What really bothers me is the incredible stigma that is still attached to this disorder and the fact that people who know I have it can believe my behavior is a series of choices made of free will.  There is absolutely no free will attached to anything I do while hypomanic, but the effects of my behavior are the same as if there is, and I have lost more friends and damaged more relationships while in this state than I care to remember.  Telling people I have bipolar disorder does not seem to help when I am moving forward at full speed, similar to the running of the bulls in Pamplona, and the results of my insistence on doing whatever it is I am hell bent on doing are always disastrous. 

The only thing that has ever grounded me in my life (besides medication, obviously) is my wonderful, incredibly patient husband, who serves as a steadying force, a sympathetic ear, and a guiding hand, always there to rein me back in and tell me when I am not acting rational.  And if he believes I am actually thinking logically, he will always support me and back me up.  He's a great anchor and an even better barometer for me.  If he says it's a bad idea, I try to believe him and let it go.  I don't always succeed and, when I don't, I'm usually back in the position of having to say I'm sorry once again and hope the person will understand that I didn't make the choice to do whatever it is that I did rationally or of my own free will.  Sometimes, I've just got to do what I've got to do, conseqences be damned, which leads to the inevitable black depression and the need for the apology.

Being bipolar is embarrassing, which is why I haven't, until now, shared that I have it with a lot of people.  But I'm tired of being ashamed of having something as out of my control as heart disease or diabetes would be.  Nobody asks for an illness and nobody should have to be ashamed they have it.  I am lucky enough to have found a wonderful therapist and psychiatrist, both of whom understand the best way to treat me and, between their good care, improved medication, and my husband's rational mind, I am usually able to act, for the most part, "normal."  But it aggravates me that I have to hide the fact that I have a disease because of the fear of someone's reaction.  I have been astonished to find the stigma still present even among people practicing in the psychology field, never dreaming someone who knows this is a disease would still actually make fun of it.  Until we remove the stigma from mental illness, we might as well go back to the 19th century and throw people who have it into the stereotypical sanitorium for life, because if you have to be embarrassed about a "condition" you are unfortunate enough to have, what's the point in even trying?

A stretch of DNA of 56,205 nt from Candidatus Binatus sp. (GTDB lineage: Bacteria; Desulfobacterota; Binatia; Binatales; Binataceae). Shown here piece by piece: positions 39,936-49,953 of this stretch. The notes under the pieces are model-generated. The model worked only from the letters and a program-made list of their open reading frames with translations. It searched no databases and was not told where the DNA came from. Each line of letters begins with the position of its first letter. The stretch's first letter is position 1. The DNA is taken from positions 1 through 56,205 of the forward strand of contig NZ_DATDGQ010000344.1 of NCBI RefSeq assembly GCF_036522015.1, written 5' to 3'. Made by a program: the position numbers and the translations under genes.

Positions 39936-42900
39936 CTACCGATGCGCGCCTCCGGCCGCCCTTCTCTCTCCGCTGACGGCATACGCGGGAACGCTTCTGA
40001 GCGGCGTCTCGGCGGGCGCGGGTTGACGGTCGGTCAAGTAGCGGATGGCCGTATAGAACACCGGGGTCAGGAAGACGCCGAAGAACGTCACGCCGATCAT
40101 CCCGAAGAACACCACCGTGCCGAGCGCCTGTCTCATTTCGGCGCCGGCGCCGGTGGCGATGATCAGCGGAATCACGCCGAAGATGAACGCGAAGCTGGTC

2 comments:

  1. Great article Chelle...one thing bipolar doesn't do is effect your writing ability and talent!. Everyone has a great part of their life and a not-so-great part of their life...I am blessed to be able to put my thoughts (and other peoples thoughts) into pictures, but I am a terribly jealous man when it come to love and an obsessive eater who loves food, but not the size of my stomach...but we learn to deal with it and try to use or good points and work on the troubled parts.

    But reading this shows you know writing, your good at it, your entertaining with it and you should be proud of what you write...thanks for sharing

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  2. Aw, Chris. Thanks so much for putting it into such good perspective. I always hope the creative part of my "illness" stays with me. And I always hope to share that part with you and your artistic talent, because we make such a great team!